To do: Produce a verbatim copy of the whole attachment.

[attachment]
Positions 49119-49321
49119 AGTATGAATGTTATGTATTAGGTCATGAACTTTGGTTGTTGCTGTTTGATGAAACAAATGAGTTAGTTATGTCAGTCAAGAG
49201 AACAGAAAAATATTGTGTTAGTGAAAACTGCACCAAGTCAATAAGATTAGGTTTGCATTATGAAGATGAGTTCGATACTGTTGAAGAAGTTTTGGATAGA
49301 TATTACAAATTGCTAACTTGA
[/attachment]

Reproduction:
Positions 49119-49321
49119 AGTATGAATGTTATGTATTAGGTCATGAACTTTGGTTGTTGCTGTTTGATGAAACAAATGAGTTAGTTATGTCAGTCAAGAG
49201 AACAGAAAAATATTGTGTTAGTGAAAACTGCACCAAGTCAATAAGATTAGGTTTGCATTATGAAGATGAGTTCGATACTGTTGAAGAAGTTTTGGATAGA
49301 TATTACAAATTGCTAACTTGA